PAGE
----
LIBRARY: Tutorials Reviews Interviews Editorials Features Business Authors RSS Feed

Keylight

A Creative COW "Real World" Product Review


Barend Onneweer gives Creativecow members a sneak look at Keylight
Barend Onneweer Barend Onneweer,
http://www.raamw3rk.net
Gouda/Rotterdam, The Netherlands


©2003 Barend Onneweer and Creativecow.net. All rights reserved.

Article Focus:
Adobe has announced that The Foundry's Keylight will be bundled with the upcoming release of After Effects 6.0 Professional Edition. In this article, Creativecow leader, Barend Onneweer gives us a sneak peek at Keylight.


COW RATING: 5 Cows

Adobe has announced that The Foundry's Keylight will be bundled with the upcoming release of After Effects 6.0 Professional Edition. Amongst VFX professionals Keylight is no stranger. From the manual: "Keylight is an Academy award winning blue and greenscreen keyer. The core algorithm was developed by the Computer Film Company and has been developed and ported to After Effects by The Foundry". Keylight has been available for a couple of high-end compositing solutions for a while, from Shake to AVID|DS upwards to Flame* and Inferno*, with prices ranging from $1250 to $7,500.

The Foundry is well known in the industry for other high-quality plugins like the Tinderbox series that are also available for After Effects. At this years NAB The Foundry premiered the port of Keylight to Adobe After Effects. At that point in time Keylight for AE was still in beta and the Foundry states that in fact the After Effects version of Keylight is a further developed algorithm and effectively a 2.0 version (although the software information will state 1.0).

After installation of Keylight which comes with it's own installer, the plugin can be found in the Keying menu of After Effects 6.0 Professional Edition.

After doing some quick tests that looked promising I thought it would be fun to revisit the footage that I used when I wrote my first article for Creative COW about chromakeying difficult footage. It was shot on DV under pretty bad circumstances.

Preparation of the footage

Without making this a full-blown tutorial, I'll quickly explain the preparations I take before keying DV footage. Without these preparations no DV key is going to good good anyway. I usually prepare my footage by de-interlacing and de-artifacting using Magic Bullet. Especially the de-artifactor does an excellent job at removing the pixelation of especially the red and blue channel that are the result of the 4.1.1 (NTSC) or 4.2.0 (PAL) color space of DV. There are examples of the de-artifactor in my review of Magic Bullet.

If you don't have Magic Bullet, try this: Add an adjustment layer on top of your footage and apply a gaussian blur of around 4 pixels. Set the transfer mode of the adjustment layer to [Color]. This way you slightly blur the colors without touching the luminance, so the image is perceived as sharp, but some of the DV artifacts are removed. Precompose the two layers and apply the keying to the precomposed layer. It doesn't work as well as the Magic Bullet de-artifactor, but if you're on a budget, this will at least help.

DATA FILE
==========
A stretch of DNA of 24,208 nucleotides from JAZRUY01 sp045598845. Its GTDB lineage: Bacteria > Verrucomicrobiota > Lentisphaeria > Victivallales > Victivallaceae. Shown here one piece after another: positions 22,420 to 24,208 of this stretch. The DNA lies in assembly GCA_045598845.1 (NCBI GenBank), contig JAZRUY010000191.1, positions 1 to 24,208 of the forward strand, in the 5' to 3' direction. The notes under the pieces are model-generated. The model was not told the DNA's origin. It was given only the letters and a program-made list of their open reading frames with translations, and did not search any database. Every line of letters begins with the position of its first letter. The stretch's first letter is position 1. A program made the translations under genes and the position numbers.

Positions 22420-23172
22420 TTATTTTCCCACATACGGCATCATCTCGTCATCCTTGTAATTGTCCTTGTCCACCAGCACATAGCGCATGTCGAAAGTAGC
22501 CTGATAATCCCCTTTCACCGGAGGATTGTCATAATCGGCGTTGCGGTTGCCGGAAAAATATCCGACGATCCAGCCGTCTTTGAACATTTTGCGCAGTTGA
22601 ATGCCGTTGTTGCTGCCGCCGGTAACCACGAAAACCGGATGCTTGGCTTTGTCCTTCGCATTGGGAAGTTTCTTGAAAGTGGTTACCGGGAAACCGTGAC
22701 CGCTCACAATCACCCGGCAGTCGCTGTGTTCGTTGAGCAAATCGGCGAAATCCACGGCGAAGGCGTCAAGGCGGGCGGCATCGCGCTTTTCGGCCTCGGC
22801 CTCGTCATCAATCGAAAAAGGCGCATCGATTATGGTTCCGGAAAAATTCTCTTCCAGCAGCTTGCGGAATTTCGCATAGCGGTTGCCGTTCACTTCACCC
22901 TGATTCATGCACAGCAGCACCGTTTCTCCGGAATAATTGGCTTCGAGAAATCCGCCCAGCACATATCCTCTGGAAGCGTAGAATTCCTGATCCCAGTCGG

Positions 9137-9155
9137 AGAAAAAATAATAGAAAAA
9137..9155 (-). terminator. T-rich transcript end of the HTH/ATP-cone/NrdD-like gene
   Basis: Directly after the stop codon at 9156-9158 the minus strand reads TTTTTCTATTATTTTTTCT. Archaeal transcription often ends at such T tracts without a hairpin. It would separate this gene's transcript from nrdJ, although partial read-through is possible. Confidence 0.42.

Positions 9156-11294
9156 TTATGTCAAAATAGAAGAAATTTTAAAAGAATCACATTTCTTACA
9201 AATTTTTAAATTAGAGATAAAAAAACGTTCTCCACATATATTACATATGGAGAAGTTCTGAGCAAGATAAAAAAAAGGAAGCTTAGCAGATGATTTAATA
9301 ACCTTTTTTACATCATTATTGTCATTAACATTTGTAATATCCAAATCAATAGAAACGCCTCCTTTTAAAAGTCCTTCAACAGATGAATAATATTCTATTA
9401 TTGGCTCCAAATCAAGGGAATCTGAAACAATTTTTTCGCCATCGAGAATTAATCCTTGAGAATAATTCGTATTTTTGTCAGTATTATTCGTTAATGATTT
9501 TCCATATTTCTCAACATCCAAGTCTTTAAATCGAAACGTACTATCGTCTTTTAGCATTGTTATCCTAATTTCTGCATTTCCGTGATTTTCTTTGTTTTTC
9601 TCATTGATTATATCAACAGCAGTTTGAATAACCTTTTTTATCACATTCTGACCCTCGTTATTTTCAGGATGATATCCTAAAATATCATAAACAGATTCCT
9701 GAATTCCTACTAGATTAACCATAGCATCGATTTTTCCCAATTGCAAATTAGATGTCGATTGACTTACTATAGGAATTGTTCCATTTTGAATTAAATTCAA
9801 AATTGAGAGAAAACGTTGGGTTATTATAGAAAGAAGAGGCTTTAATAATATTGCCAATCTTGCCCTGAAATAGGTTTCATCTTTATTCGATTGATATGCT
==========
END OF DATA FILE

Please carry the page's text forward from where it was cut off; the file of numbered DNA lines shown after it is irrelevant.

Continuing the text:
A quick and dirty key

Like I said I took and old clip from my original chromakeying tutorial to see how Keylight could make life less miserable. When all the parameters of Keylight are folded out there's about 45 parameters to tweak... (If you want to see the whole bunch, click here). Now don't be frightened away by this, the most essential tools are arranged right in the top, and depending on the complexity of the key you'll gradually work your way down until you're satisfied (uhm... that didn't come out right...).

The default screen color of Keylight is black, which doesn't do anything. A trivial but nice touch - in many other keyers that default to green, you need to disable the effect, select the screen color with the color picker and then enable the effect again. After selecting the right screen color I instantly got a half-decent result. Well, better than I had ever had using this particular footage.All the background is keyed out without serious holes in the matte. With better shot footage, preferably less compressed and less noisy, chances are that picking the right screen color will do 90% of the work.

ROLL OVER IMAGES TO SEE A DETAIL @ 100%
ORIGINAL IMAGE
QUICK KEY
RESULTING MATTE

Well, as said the first result looked somewhat decent in it's own right, but the matte is too soft and a quick look at the resulting alpha channel shows that the screen needs cleaning up and the density of the matte needs some work to get the holes out.